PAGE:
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Gay marriage: an argument against

By Peter Sellick - posted Wednesday, 1 August 2012


I would like to thank Ken Davis for his article "The gay marriage debate" because it makes some valid points about what the argument is really about.

He debunks homophobia as the reason for opposition as well as the hysterical arguments about the slippery slope.

Having said that I disagree with him in his conclusion that gay marriage should be introduced into our society.

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I do not argue on religious grounds, rather, my argument against gay marriage is based on ontological considerations i.e. of the nature of being. These arguments are not based on evidence as if we could do a sociological survey or perform psychological experiments but on a deeper understanding of what sex and gender signify.

This understanding is deeper than a dictionary definition that may change with time, it is anchored in the depth of who we are as human beings.

The argument for gay marriage is based on the egalitarian argument, that it is unfair not to have gay marriage.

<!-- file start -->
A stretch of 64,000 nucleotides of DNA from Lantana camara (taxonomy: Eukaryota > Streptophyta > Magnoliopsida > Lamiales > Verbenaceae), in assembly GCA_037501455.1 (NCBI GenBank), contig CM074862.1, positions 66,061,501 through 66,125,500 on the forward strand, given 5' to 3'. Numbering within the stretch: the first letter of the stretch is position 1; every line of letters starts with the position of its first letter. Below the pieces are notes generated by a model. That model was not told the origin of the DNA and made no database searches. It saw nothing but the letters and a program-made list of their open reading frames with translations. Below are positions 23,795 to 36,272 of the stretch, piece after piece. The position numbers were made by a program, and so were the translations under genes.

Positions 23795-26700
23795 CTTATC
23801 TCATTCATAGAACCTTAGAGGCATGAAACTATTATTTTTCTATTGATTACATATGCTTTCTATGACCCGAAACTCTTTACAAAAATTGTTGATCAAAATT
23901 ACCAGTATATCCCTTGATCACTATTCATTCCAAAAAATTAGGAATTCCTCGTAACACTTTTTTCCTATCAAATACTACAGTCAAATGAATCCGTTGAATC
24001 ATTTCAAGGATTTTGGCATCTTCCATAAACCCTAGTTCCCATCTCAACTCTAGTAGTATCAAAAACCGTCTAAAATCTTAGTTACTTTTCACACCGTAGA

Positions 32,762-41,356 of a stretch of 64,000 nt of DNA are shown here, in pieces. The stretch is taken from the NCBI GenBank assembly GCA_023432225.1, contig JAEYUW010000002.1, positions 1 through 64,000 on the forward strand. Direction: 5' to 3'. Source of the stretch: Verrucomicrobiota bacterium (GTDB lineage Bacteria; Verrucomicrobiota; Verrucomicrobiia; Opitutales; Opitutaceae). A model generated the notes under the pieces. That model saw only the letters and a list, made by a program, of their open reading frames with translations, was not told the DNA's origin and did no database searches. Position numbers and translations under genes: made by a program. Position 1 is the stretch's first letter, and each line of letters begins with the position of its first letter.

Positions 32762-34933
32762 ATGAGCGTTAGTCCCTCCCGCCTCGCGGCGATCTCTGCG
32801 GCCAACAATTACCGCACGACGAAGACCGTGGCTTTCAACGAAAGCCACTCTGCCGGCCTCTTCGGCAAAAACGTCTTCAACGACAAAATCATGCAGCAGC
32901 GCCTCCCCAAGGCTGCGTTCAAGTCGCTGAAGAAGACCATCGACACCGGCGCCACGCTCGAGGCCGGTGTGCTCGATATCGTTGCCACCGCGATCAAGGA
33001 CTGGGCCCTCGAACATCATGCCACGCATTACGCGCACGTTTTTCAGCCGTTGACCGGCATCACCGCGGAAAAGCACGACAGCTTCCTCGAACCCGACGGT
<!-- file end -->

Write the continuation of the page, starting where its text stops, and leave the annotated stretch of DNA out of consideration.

The problem with this is that ontological significations are ignored for the sake of fairness. But ontology cannot be decided on those grounds, male and do female exist, the sexual union of a male and a female is sexual in that it brings forth children.

This understanding of marriage is not based on religious preconceptions although it is supported by them, it is based on the gender division inherent in humanity. Such division cannot simply be erased because gays want to push their egalitarian agenda to the last bastion: marriage.

The threat of gay marriage is that it erases difference that is indelible to the human condition. While political correctness champions the acceptance of difference, and I agree that gays should not be discriminated against, it also erases difference so that we have to ignore gender.

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It is obvious that gays are different and the campaign for gay marriage seeks to erase that difference. We are to think that hetero and homo "marriages" are the same but clearly they are not. They may be long term and loving and I applaud that but they are not sexual in the ontological sense even if they are in the erotic sense.

This is the rub. Gay relationships are sterile and cannot be compared with normal marriage. This is the difference that precludes them from being called marriages.

The struggle that gays experience when they "come out" is partly due to the fear of social censure but it is also a matter of them coming to the realisation that they are different in a radical way. Ken Davis is right about sexual orientation, it is not chosen in a way that the other description as "sexual preference" may suggest.

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About the Author

Peter Sellick an Anglican deacon working in Perth with a background in the biological sciences. He has a website called Coondle Art Presentations.

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